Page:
Why a building inspection is vital – and what to look for to know if an older home is a good buy
There’s no doubt that there’s something charming about old homes – whether it’s a turn of the century villa, a California-inspired bungalow or a relic from the post-war building boom. However, there are certain things you need to consider when purchasing a piece of New Zealand’s building history, especially with any homes that were built pre 1978.
In seeking to avoid a headache later down the line, it pays to get a professional building inspection, however we’ve put together some pointers of some of the key things to be mindful of also.
Does it have its coat, hat, and shoes on?
It’s well worth looking at whether the home has the required insulation, or whether this will need to be retrofitted. Not only will you want it to be warm if you’re looking to move in, but if you’re buying the property as an investment and are renting it out, tenancy law changes require you to meet certain standards. In some cases, building consent is required to add insulation into walls, so it’s important to be informed and factor this work into the cost.
Is there any scrim in sight?
We’re not talking about a football scrimmage here either! Scrim is an open-weave, coarse fabric (it looks a bit like sacking!) that was popular in old villas and bungalows (before the days of plasterboard) and was often laid straight on top of wall framing. The problem lies in the fact that scrim is highly flammable and many insurance companies may not insure a house with scrim due to the fire risk.
Poke around in the plumbing
Too much intimate inspection of our plumbing is often a touchy subject, but when it comes to an old home, it’s more than worth a poke around. They say that prevention is the best medicine – and the thing to watch out for here is the use of dux quest plumbing. This early type of black plastic piping was largely used in houses in the late 70s and early 80s and, as a system, it tends to leak quite a lot and can cause a myriad of issues later on.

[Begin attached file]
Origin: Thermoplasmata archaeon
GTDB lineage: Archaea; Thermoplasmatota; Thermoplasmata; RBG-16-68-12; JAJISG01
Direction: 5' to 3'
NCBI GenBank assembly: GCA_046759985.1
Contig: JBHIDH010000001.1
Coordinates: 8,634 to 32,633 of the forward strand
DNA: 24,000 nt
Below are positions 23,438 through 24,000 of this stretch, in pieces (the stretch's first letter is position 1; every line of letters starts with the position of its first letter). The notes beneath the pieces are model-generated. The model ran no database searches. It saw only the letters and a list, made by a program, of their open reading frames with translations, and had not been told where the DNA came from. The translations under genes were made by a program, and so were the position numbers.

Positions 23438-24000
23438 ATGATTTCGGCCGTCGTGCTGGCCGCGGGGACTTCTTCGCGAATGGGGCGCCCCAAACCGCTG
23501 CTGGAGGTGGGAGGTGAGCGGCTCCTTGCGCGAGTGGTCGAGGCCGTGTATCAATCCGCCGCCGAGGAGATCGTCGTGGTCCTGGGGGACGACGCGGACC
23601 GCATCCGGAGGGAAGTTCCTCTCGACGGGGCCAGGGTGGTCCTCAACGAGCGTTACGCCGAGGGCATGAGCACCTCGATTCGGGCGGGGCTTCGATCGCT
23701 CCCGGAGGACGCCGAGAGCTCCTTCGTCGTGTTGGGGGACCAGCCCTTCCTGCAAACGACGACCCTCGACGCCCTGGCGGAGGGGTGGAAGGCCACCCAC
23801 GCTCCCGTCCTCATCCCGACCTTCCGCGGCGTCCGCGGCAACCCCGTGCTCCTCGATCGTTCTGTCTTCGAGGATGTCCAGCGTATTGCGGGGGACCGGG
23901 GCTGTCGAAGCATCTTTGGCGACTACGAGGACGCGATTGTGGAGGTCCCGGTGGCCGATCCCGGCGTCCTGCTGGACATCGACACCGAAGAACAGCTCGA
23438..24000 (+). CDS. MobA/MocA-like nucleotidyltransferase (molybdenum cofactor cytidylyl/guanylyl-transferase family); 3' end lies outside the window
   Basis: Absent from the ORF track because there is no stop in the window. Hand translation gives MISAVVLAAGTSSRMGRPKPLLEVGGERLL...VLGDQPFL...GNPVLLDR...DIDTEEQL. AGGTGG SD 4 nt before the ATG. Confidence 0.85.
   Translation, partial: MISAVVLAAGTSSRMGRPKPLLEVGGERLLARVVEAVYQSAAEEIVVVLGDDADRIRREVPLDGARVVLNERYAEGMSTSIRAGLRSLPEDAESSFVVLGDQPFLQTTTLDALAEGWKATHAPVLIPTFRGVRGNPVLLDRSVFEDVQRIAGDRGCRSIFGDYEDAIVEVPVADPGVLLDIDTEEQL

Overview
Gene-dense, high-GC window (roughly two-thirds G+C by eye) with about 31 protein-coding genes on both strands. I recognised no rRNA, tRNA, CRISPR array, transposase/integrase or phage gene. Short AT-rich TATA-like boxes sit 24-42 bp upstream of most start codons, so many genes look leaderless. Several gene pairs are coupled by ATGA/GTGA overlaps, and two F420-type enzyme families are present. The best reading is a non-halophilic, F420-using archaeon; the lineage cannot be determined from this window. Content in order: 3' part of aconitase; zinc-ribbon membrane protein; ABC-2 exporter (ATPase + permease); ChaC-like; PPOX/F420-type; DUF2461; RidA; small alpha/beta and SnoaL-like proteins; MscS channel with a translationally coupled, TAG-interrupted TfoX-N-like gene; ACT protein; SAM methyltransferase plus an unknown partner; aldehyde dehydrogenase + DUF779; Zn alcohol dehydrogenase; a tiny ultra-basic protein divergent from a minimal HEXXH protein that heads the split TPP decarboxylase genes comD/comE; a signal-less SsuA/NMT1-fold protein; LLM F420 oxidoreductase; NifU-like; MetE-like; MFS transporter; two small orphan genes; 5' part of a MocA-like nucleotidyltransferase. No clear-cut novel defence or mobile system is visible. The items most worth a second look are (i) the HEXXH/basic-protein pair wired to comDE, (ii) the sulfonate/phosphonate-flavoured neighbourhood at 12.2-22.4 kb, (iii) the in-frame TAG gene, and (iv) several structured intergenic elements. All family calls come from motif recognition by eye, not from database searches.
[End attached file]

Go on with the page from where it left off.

Don’t forget the foundations
People often think that as long as a house is still standing – and straight! – there’s no need to give much thought to the foundations. However the foundations are the basis on which the entire house is built, so it’s important they’re not overlooked. Lots of old builds were up on piles, as opposed to poured concrete slabs that are often underneath newer homes, so it pays to check what’s going on under there. Don’t just assume it’ll all be alright – one house I inspected had tree stumps as foundations… It’s safe to say this ‘treehouse’ was not overly solid.
Is there any asbestos?
Most of us know that this one is a red flag, but where does it really cause challenges? In some places and products, asbestos fibres won’t create problems, but if they are on loose things, like the backing of old vinyl, you’re up for some issues. Not only is asbestos insidious, it can cost a fortune to get rid of, as it requires specialists.
A qualified property inspector can help you spot all the issues above, as well as a number of other potential pitfalls that may be present in an old home. By all means, enjoy, invest in and restore these aged beauties but, as with any property purchase, remember it’s best to go in with your eyes open. Not only can this help you avoid later headaches, but it helps with your negotiating power also. Forewarned is fore-armed, after all. Get in touch now for a building inspection to make sure your old home is a good buy.